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Literature / The Monsters of Morley Manor

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The Monsters of Morley Manor is a children's novel written by Bruce Coville. Originally released in five parts in the Bruce Coville's Book of... series (specifically, in Book of Monsters II, Book of Aliens II, Book of Ghosts II, Book of Nightmares II and Book of Spinetinglers II), it was revised and published as a single volume in 2001.

The book tells the story of sixth-grader Anthony Walker and his sister Sarah, who make a startling discovery while exploring Morley Manor: a box containing five brass monster statues, who turn out to be living beings in a state of hibernation.

Coville freely admits this is the weirdest book he'd ever written, but he had a lot of fun doing it. (His own mother's response to it was "Bruce, you're getting stranger and stranger.")

An audiobook version has also been produced, with Coville as the voice of Gasper Morley.

The Monsters of Morley Manor provides examples of:

  • Abusive Alien Parents: There's a brief sequence in which Anthony reanimates the corpse of an alien Child Soldier, and experiences all of that soldier's memories, beginning with a time he was left alone on a mountain overnight to toughen him up. (He also mentions, but refuses to describe further, a time when four children were left alone in a room with only enough water for two of them to survive until the day they were scheduled to be released.)
  • Adaptation Expansion: When Coville was releasing the second half of his Bruce Coville's Book of... anthology series in 1996 and 1997, books seven through eleven each began with a portion of this story. The five portions — Little Monsters, Through The Starry Door, A Trip To The Land of the Dead, When Evil Wakes and The Coldest Touch — were revised and published in a single volume in 2001.
  • Adaptation Name Change: Sisters Darlene and Marie were renamed Ludmilla and Melisande in the full-length version of the book.
  • Adults Are More Anthropomorphic: Inverted — the younger versions of the frog-like aliens that the characters meet are humanoid, while their queen and mother is shaped like a normal (if enormous) frog.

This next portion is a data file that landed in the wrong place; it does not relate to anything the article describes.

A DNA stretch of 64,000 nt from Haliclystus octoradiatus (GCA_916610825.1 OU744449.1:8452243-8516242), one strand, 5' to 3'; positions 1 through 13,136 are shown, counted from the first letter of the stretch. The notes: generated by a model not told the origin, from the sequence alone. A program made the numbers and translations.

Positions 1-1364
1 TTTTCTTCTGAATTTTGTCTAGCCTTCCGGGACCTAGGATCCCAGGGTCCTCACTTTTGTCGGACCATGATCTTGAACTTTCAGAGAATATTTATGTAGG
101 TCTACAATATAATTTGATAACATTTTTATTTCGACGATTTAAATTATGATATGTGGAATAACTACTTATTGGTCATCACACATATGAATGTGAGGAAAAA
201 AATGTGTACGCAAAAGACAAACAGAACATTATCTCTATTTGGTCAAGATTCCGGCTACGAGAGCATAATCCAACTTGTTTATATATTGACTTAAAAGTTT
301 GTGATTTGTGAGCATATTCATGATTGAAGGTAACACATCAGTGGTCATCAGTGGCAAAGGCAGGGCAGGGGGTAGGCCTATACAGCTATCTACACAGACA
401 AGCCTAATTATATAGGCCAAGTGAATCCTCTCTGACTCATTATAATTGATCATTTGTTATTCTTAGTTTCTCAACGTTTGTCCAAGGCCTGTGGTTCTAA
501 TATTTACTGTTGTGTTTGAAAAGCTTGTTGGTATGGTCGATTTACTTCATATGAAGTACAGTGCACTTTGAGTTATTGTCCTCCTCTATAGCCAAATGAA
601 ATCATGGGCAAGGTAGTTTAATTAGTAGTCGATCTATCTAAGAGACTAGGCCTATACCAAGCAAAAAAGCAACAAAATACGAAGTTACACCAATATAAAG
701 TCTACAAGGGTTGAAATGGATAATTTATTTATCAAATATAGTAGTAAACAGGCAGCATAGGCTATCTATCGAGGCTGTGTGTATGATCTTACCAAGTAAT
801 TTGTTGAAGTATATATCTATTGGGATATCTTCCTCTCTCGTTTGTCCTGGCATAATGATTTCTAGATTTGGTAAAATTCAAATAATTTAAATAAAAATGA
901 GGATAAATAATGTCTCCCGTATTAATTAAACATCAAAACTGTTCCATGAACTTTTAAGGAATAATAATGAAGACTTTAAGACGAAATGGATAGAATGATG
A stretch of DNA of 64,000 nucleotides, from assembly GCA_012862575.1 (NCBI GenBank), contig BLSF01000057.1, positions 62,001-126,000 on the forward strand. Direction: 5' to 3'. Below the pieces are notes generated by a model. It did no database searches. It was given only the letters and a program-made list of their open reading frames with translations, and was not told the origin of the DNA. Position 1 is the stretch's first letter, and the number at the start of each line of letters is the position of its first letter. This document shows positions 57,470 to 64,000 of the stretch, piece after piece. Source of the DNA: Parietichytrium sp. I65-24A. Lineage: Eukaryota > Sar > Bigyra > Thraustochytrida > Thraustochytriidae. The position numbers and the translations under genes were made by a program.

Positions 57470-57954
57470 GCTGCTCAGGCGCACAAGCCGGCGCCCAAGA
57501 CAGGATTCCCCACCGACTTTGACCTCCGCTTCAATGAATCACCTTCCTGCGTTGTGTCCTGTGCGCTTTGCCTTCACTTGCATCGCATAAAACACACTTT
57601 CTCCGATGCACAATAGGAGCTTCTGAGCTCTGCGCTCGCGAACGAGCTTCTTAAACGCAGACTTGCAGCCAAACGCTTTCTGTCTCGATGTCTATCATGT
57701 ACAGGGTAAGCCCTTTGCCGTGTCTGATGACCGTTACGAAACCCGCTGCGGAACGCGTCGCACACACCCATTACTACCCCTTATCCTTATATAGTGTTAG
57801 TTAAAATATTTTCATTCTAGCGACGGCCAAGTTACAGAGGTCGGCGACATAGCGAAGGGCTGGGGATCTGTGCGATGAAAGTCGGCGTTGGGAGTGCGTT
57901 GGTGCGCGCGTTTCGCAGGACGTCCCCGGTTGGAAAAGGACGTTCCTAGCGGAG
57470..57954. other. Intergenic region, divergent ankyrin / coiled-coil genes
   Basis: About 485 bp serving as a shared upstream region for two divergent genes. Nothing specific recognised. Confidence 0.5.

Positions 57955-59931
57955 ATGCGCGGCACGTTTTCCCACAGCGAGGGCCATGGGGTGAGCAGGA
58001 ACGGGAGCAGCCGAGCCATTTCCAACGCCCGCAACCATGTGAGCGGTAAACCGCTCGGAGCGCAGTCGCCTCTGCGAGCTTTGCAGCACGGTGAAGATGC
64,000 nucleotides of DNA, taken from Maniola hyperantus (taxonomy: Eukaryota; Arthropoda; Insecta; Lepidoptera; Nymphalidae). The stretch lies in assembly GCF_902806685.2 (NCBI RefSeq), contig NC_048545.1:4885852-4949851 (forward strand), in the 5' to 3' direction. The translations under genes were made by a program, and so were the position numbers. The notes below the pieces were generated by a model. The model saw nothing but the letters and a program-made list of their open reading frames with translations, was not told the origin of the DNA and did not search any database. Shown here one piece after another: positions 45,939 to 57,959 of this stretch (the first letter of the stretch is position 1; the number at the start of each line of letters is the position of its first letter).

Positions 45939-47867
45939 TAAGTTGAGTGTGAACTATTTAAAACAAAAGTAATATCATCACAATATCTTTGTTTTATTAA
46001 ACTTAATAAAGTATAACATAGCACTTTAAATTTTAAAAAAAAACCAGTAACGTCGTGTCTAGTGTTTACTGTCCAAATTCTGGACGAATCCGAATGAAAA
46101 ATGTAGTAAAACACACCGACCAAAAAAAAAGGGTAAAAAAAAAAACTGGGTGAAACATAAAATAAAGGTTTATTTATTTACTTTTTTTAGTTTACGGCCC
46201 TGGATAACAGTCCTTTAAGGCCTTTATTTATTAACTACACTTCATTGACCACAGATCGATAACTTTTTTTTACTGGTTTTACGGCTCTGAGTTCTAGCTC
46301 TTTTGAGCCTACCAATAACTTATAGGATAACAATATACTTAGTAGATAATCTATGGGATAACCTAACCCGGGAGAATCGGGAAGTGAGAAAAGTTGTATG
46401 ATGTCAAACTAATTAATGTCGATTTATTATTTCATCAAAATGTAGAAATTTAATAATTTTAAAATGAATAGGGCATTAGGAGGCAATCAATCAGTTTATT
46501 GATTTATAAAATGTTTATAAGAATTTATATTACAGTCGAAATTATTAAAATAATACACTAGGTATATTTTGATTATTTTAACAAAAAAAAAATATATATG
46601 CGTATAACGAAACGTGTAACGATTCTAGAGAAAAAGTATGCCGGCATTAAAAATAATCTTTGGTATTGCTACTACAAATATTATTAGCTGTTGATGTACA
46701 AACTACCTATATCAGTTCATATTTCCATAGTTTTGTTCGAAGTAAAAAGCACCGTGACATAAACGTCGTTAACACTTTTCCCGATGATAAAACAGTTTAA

• Anthropomorphic Transformation: Bob is normally a cocker spaniel, but became a were-human at some point — once a month (during the full moon) he turns into a humanoid form with a wolf-like face, to the point where Anthony initially mistakes him for a classic wolf-man. He reverts to normal after the sun rises.
  • Ask a Stupid Question...: The climax has one, as Anthony gets mentally contacted by Martin Morley.
    Martin Morleskievich: "This is Martin."
    Anthony: "Martin? As in Gasper's brother? As in the kid the Flinduvians brought back with them?"
    Martin: "No, Martin the next-door neighbor's dog. Of course I'm Gasper's brother."
  • Body Surf: Martin Morley has, after being put into and pulled out of more copies of his own body than he can count, learned how to change bodies on his own. He uses this ability to help rescue his family.
  • Curse Escape Clause: Exposing the brass monster statues to water is all it takes to revive them, though they need to use Gaspar's lab to return to their normal sizes.
  • Down the Rabbit Hole: Martin Morley fell through "a hole in the world", sending him to the planet Flinduvia, and he's been effectively stuck there ever since, with a Flinduvian-made clone being sent back in his place.
  • Everyone Calls Him "Barkeep": The Wentar's real name is never revealed — everyone just calls him "Wentar", originally, or "the Wentar" after he reveals it's a title.
  • Fallen Angel: Ivanoma, who claims to have taken the wrong side in an ancient war, and is punishing itself for this.
  • Fantastic Honorifics: "Wentar", which the Morleys originally thought was a name. The Wentar, however, eventually explains that it's actually a title for members of his organization, who keep an eye on the various races in the universe.
  • Friend to All Living Things: Melisande loves animals, and even the nastier ones (like Mr. Perkins, Mrs. Walker's jerkish pet monkey) will listen to her.
  • Frog Men: The frog-like residents of an unidentified planet, whom the group visit to try and learn information on the Flinduvian plan.
  • Gorgeous Gorgon: Melisande's chosen alternate form, which lacks the powers of the traditional Medusa.
  • Hollywood Mid-Life Crisis: A rare female example: Anthony's mother went through a sort of one when she turned forty, buying the monkey she always wanted when she was a kid, but which her parents wouldn't get her. Her family isn't too thrilled by this, and her own mother takes it personally enough that she won't visit them anymore.
  • The Igor: Albert, the resident hunchback and Gaspar's friend.
  • Lizard Folk: Gaspar's chosen alternate form is a humanoid lizard.
  • Loophole Abuse: The rules of the Starry Door prevent more than ten members of a species from passing through it in a day. However, they can transport as many corpses as they wish, which the Flinduvians plan to take advantage of in order to create a zombie army.